The VMH has been proposed as a satiety nucleus that provides a strong excitatory input to arcuate neurons, contributing to the activation of anorexigenic neuronal pathways , . The endocannabinoid system is implicated in endocrine regulation and energy balance. The derivatives of Cannabis sativa are well known to regulate food intake and the endocannabinoid system controls neuronal signaling in hypothalamic networks . Although low levels of cannabinoid receptors are present in the hypothalamic nuclei , , their efficiency is higher than in other brain regions . Moreover, specific cannabinoid receptor binding is found in several hypothalamic areas, including the VMH, which also expresses high levels of CB1R mRNA . Although the overall CB1R immunolabeling intensity is much lower in the hypothalamus than in other brain regions, the VMH, in particular, exhibits a moderate CB1R immunostaining .
The levels of the two main endocannabinoids, anandamide and 2-arachydonoylglycerol (2-AG), in the hypothalamus are higher during fasting and lower following food intake reaching a critical point that favors a motivational state for food intake , –. The administration of anandamide into the VMH also stimulates appetite in rats . In contrast, both chronically-treated animals with CB1R antagonists , ,  and CB1R null mice , ,  display an anorexigenic phenotype. Furthermore, activation of presynaptic CB1R inhibits the excitatory and inhibitory neurotransmission in neuronal circuits involved in eating behaviors , , –. Indeed, Glu-CB1R-KO conditional mice that do not express CB1R in neurons of cortical origin exhibit a hypophagic phenotype after food deprivation very similar to the full CB1R-KO. On the contrary, GABA-CB1R-KO mutants that lack CB1R in forebrain GABAergic neurons are hyperphagic under the same experimental conditions .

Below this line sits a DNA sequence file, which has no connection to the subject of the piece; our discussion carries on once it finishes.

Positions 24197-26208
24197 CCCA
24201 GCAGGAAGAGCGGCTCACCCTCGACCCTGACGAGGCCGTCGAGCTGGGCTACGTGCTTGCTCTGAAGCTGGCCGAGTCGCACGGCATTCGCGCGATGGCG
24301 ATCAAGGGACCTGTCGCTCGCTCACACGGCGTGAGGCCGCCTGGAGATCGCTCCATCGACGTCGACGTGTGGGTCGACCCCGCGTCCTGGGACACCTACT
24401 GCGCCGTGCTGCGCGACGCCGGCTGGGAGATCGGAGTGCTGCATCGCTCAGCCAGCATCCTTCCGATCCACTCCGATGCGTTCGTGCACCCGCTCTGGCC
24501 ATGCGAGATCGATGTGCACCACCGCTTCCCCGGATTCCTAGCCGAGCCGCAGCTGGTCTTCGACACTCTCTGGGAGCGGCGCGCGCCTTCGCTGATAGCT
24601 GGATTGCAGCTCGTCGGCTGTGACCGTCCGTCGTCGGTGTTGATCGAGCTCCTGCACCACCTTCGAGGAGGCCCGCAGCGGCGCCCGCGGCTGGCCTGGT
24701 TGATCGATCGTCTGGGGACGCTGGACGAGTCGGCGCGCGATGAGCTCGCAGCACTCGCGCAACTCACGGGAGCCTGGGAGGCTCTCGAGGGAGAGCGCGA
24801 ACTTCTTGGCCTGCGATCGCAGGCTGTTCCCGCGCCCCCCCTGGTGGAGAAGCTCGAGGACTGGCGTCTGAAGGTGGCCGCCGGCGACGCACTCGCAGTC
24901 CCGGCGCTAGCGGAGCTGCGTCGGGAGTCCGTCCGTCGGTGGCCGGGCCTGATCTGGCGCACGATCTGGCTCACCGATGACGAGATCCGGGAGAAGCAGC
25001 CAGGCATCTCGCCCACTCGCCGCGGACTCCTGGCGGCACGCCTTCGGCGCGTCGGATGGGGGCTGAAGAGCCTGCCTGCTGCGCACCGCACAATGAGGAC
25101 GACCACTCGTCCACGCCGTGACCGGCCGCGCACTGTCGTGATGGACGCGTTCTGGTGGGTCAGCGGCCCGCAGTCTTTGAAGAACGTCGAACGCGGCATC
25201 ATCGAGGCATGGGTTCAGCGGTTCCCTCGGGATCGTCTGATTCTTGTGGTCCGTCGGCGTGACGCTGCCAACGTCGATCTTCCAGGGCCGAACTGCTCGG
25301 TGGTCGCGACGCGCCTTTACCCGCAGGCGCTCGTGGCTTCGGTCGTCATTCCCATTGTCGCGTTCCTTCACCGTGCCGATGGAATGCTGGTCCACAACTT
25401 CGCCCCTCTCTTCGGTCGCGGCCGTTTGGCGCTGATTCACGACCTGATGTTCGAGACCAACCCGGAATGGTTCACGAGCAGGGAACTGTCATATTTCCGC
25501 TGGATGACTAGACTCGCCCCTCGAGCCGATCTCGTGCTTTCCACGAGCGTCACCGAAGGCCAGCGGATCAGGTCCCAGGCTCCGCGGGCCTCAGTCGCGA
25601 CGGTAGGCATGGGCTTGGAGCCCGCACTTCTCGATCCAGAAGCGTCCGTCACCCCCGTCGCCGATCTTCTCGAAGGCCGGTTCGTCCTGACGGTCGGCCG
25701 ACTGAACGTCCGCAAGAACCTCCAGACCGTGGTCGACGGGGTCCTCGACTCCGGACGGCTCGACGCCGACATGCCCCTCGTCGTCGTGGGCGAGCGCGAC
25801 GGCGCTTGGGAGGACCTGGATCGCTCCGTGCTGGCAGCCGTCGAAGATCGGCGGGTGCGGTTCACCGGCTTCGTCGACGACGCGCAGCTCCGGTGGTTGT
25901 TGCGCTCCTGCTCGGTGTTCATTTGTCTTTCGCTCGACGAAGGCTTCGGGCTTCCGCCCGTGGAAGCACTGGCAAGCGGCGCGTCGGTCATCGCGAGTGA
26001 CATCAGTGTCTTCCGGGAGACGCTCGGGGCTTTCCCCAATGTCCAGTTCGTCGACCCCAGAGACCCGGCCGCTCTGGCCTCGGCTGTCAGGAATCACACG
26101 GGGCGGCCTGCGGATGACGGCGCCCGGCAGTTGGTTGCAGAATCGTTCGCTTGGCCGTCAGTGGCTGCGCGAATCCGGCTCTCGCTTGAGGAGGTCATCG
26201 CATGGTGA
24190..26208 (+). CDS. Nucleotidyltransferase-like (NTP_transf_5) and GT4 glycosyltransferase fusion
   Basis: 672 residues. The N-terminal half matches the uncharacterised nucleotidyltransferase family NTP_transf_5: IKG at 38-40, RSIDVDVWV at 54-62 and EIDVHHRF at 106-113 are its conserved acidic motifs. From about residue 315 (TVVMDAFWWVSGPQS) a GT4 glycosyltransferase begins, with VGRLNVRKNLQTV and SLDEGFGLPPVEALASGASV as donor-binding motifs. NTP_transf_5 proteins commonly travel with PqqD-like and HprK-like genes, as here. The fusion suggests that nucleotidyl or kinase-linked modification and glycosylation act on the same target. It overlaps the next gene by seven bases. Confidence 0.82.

Taken together, it is well established that the endocannabinoid system exerts a neuronal modulation through the activation of presynaptic CB1R localized on both excitatory and inhibitory pathways in distinct brain networks regulating homeostatic and behavioral functions including food intake. In view of the described observations that both the endocannabinoid system and the VMH play a role in ingestive behaviors, the aim of this study was to analyze the CB1R contribution to the molecular architecture of the excitatory and inhibitory synaptic terminals in the mouse VMH. For this purpose, preembedding immunocytochemical techniques for light and high resolution electron microscopy were used. Highly specific CB1R antibodies were applied to the VMH of conditional mutant mice with a selective deletion of CB1R mainly from cortical glutamatergic (Glu-CB1R-KO) and mainly from forebrain GABAergic neurons (GABA-CB1R-KO) , . Mutants with the lack of CB1R in all the cells of the body (CB1R-KO mice) were also examined .